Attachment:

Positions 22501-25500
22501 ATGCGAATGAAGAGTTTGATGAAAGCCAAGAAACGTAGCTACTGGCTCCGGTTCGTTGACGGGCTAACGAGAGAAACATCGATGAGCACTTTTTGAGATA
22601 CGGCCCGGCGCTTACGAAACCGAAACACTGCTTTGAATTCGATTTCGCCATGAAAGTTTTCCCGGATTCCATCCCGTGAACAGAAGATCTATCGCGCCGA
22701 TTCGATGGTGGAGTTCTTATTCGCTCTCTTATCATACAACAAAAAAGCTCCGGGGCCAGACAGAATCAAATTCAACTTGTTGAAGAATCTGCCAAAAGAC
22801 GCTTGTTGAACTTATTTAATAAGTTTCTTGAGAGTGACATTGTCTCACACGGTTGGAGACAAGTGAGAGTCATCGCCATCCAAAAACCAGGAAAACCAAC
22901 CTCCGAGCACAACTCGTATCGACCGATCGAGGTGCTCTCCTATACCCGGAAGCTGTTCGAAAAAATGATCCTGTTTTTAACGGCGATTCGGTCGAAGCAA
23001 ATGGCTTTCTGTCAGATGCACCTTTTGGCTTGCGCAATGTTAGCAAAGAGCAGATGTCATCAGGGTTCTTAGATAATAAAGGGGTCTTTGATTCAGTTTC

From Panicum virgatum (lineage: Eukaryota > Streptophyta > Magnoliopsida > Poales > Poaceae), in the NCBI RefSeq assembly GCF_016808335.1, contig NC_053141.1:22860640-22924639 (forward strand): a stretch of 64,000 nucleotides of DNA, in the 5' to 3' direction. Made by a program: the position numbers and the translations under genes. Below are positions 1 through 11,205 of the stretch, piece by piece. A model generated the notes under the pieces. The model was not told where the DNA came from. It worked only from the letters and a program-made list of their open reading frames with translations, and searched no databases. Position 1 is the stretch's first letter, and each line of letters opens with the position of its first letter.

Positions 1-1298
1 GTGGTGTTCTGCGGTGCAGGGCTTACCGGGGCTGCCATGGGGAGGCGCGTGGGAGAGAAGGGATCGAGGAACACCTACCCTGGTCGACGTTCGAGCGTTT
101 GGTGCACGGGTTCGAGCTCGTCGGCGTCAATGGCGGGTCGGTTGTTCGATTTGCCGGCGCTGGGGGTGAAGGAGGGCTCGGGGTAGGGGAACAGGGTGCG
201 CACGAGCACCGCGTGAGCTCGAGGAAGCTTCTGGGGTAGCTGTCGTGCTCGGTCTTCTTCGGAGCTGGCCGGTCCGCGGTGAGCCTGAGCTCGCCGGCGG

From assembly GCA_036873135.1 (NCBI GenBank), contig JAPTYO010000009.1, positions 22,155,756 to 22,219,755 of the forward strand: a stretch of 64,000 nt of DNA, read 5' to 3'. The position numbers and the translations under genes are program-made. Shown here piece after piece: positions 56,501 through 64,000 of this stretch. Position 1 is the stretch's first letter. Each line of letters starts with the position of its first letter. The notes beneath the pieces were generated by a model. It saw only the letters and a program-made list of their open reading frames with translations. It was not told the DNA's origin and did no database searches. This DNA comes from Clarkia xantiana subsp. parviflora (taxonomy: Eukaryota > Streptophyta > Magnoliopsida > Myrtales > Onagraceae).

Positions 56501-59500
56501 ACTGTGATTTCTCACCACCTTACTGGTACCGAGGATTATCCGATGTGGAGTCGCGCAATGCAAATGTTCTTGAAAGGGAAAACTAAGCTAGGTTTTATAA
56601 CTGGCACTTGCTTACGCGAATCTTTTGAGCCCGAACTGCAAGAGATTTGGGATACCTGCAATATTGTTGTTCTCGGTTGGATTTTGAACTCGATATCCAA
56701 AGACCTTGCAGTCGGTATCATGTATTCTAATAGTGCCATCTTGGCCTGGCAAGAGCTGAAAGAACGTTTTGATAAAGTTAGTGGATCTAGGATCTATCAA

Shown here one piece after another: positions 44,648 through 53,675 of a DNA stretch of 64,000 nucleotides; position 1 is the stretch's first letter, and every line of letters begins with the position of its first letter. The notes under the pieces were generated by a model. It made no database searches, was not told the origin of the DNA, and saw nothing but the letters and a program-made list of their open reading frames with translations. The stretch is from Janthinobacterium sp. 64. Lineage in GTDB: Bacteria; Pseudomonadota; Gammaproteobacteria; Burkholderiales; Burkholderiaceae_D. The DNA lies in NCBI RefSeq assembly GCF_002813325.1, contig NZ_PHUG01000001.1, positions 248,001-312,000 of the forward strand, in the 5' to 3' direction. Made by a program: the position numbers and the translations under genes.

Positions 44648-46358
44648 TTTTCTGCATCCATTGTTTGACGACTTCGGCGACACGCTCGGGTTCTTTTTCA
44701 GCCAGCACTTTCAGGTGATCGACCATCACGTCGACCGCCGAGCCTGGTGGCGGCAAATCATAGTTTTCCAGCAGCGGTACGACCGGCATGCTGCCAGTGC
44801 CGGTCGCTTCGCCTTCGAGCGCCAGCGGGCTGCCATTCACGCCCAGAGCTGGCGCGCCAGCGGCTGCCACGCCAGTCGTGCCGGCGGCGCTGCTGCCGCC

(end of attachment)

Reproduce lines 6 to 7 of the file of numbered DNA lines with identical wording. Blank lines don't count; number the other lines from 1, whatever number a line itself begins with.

22901 CTCCGAGCACAACTCGTATCGACCGATCGAGGTGCTCTCCTATACCCGGAAGCTGTTCGAAAAAATGATCCTGTTTTTAACGGCGATTCGGTCGAAGCAA
23001 ATGGCTTTCTGTCAGATGCACCTTTTGGCTTGCGCAATGTTAGCAAAGAGCAGATGTCATCAGGGTTCTTAGATAATAAAGGGGTCTTTGATTCAGTTTC